Making Your Days Count

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When you waste a moment, you have killed it in a sense, squandering an irreplaceable opportunity. But when you use the moment properly, filling it with purpose and productivity, it lives on forever.          

the Lubavitcher Rebbe

Many years ago, a product came on the market called “Death Insurance.” The problem was that no one wanted to buy a “death insurance” policy. It was a huge flop – until someone had the bright idea to change the name from “Death Insurance” to “Life Insurance,” a much happier and more optimistic name (even though it was the same thing). That little change, however, turned that product from a dud into a gazillion-dollar business.

Chayei Sarah begins with the death of our matriarch, Sarah. “Chayei Sarah,” literally means, however, “the Life of Sarah.” So is this a switcheroo, a mere marketing gimmick to uplift us, or is it one of those paradoxical teaching moments?

The Talmud explains how those who are righteous, who fill their days in productive and positive ways, are considered alive when they are dead, while those who bring toxicity and negativity into this world are viewed as dead even while they are alive. So it is quite fitting, that following the death of Sarah, we focus on the meaning and influence of her life, who she was and what she accomplished, even though she is no longer living.

Sarah died at the age of 127, and rather than simply tell us that Sarah was 127 years old when she passed, the Torah describes her lifespan in a curious way: “Sarah’s lifetime was one hundred years, twenty years, and seven years.” And so, a year is not a year is not a year. (Just think if two hours watching an engrossing show feels the same as two hours sitting through a boring lecture. In one case “time flies,” whereas in the other, “time stands still.”) Time is relative. It is defined more by its quality than its quantity.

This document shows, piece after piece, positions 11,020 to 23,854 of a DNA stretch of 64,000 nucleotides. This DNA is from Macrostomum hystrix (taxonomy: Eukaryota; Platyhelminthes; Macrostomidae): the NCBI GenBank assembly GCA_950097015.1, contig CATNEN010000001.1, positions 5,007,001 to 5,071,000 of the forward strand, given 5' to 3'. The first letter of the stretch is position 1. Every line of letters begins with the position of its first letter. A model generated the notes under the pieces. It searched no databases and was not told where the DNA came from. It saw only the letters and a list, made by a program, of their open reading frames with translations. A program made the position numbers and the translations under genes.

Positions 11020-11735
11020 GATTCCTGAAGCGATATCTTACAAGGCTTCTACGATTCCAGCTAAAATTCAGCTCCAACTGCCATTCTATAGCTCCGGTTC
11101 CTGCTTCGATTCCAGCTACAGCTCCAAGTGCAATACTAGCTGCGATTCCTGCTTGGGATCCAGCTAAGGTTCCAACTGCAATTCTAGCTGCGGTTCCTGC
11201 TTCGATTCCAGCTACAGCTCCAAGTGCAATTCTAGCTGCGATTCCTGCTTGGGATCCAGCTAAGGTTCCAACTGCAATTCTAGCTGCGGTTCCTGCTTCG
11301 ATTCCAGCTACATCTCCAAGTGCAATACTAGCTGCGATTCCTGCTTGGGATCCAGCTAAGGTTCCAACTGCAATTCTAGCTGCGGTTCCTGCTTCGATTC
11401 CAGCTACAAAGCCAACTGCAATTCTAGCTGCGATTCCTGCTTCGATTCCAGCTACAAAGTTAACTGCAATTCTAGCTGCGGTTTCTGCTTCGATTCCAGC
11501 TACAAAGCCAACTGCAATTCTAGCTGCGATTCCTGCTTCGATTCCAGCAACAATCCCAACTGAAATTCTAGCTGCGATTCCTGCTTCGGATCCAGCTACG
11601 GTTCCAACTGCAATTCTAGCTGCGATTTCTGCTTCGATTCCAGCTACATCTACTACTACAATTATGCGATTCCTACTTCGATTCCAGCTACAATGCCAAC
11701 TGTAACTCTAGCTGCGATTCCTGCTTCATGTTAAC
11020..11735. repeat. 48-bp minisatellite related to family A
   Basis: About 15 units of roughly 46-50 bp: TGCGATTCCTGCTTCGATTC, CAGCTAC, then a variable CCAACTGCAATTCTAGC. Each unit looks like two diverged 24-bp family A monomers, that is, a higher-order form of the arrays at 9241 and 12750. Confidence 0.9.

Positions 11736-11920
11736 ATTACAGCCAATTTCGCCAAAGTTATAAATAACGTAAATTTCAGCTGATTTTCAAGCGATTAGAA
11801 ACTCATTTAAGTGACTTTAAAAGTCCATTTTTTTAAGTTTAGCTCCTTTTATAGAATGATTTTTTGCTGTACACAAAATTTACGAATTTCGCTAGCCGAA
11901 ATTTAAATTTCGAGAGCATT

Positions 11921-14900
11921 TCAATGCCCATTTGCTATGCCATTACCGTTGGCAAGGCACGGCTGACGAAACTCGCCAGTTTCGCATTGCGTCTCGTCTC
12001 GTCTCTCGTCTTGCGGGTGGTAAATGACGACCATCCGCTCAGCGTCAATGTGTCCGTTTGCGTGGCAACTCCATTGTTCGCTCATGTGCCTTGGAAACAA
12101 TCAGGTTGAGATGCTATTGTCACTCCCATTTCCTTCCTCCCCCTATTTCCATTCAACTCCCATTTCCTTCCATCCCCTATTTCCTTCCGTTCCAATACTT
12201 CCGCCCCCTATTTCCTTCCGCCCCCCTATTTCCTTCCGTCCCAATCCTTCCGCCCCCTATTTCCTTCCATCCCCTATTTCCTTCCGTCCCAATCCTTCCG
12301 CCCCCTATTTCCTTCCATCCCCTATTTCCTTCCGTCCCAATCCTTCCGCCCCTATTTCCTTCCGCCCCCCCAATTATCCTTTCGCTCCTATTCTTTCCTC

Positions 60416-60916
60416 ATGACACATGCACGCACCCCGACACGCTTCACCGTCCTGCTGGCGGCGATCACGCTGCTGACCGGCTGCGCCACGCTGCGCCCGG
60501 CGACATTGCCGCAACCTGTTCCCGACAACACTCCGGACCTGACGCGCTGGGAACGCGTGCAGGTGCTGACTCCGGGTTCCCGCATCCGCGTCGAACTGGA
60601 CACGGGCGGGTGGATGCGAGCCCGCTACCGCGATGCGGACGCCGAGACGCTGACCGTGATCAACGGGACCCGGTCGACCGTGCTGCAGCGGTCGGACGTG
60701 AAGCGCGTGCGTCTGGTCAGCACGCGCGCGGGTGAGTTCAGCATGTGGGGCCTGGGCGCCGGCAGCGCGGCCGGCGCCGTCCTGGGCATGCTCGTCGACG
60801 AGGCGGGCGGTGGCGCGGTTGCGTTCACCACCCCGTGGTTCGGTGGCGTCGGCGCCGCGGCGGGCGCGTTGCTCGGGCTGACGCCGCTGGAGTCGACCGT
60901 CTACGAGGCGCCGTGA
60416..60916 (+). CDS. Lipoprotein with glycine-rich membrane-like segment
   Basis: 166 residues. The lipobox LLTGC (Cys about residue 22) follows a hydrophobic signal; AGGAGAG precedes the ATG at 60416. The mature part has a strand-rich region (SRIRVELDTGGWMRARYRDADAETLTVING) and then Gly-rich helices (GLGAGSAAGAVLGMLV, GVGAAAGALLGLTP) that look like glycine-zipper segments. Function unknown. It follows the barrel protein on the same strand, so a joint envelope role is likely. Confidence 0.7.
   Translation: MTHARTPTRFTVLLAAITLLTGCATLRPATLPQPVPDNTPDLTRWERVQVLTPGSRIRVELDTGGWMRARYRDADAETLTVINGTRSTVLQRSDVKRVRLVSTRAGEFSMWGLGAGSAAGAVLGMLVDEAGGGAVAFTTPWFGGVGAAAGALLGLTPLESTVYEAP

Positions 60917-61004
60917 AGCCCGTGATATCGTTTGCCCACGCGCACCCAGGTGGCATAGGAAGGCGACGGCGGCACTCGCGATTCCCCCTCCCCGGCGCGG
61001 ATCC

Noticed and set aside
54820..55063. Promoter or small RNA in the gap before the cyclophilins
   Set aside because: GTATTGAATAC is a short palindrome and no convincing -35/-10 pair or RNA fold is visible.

Choosing Ultimate Reality

There is a mystical idea that our days on earth will ultimately comprise the garments that clothe our soul after we die. These garments are those of “thought,” “speech” and “action.” The quality of these garments will not be determined by the years of our life, but by the “life in our years.” In other words, we stitch together these holy garments from our good deeds, (our mitzvot), and the moments we create that we endow with the quality of ultimate meaning – and therefore – infinite reality. For example, someone could live to a ripe old age, and yet, sadly, have lived a life of such little significance and substance, that his or her soul could be naked or virtually naked in the next world. As Eleanor Roosevelt said:

One’s philosophy is not best expressed in words; it is expressed in the choices one makes. In the long run, we shape our lives, and we shape ourselves. The process never ends until we die. And the choices we make are ultimately our own responsibility.

Each day of our lives presents us with endless possibilities. We constantly stand at the crossroads of choice. How many times have I thought, “Sorry God, I have no time to pray. I am just so darn busy. Catch you later. Maybe tomorrow?” Thinking I am choosing “reality,” you know, “getting stuff done,” I fritter away many moments of time that at the end of the day, evaporate like smoke. It’s like consuming empty calorie junk food instead of nutrient-rich food filled with vitality. I think I am eating, but, nutritionally, I’m not. It’s OK once in a while, but I certainly wouldn’t make a habit of it.

On the other hand, when we consciously embrace our lives moment-by-moment, cognizant of the power and significance of our choices, mindfully aware of our words and deeds, we can weave together holy garments that will wrap us like a hallowed shawl.

Close Versus Connected

The Hebrew word for sacrifice, namely the sacrifices that were brought to the Holy Temple, is “korban.” The root of that word is “makarev” which means “to bring/come close.” Hence, we are to understand that the purpose of bringing a sacrifice is to come closer to God, and we have opportunities every single moment, to actively move towards where we want to be.

The holiest offering which was brought into the Temple, however, was the “ketoret,” the incense offering. The word itself means “to bond” or “to connect.” It represents the weaving together of different elements to form one unified entity that does not come undone. It is here that I recognize how I am inextricably linked and interconnected with God. While I do my part by “coming close” in my “thought,” “speech” and “action,” my soul is already there and bonded.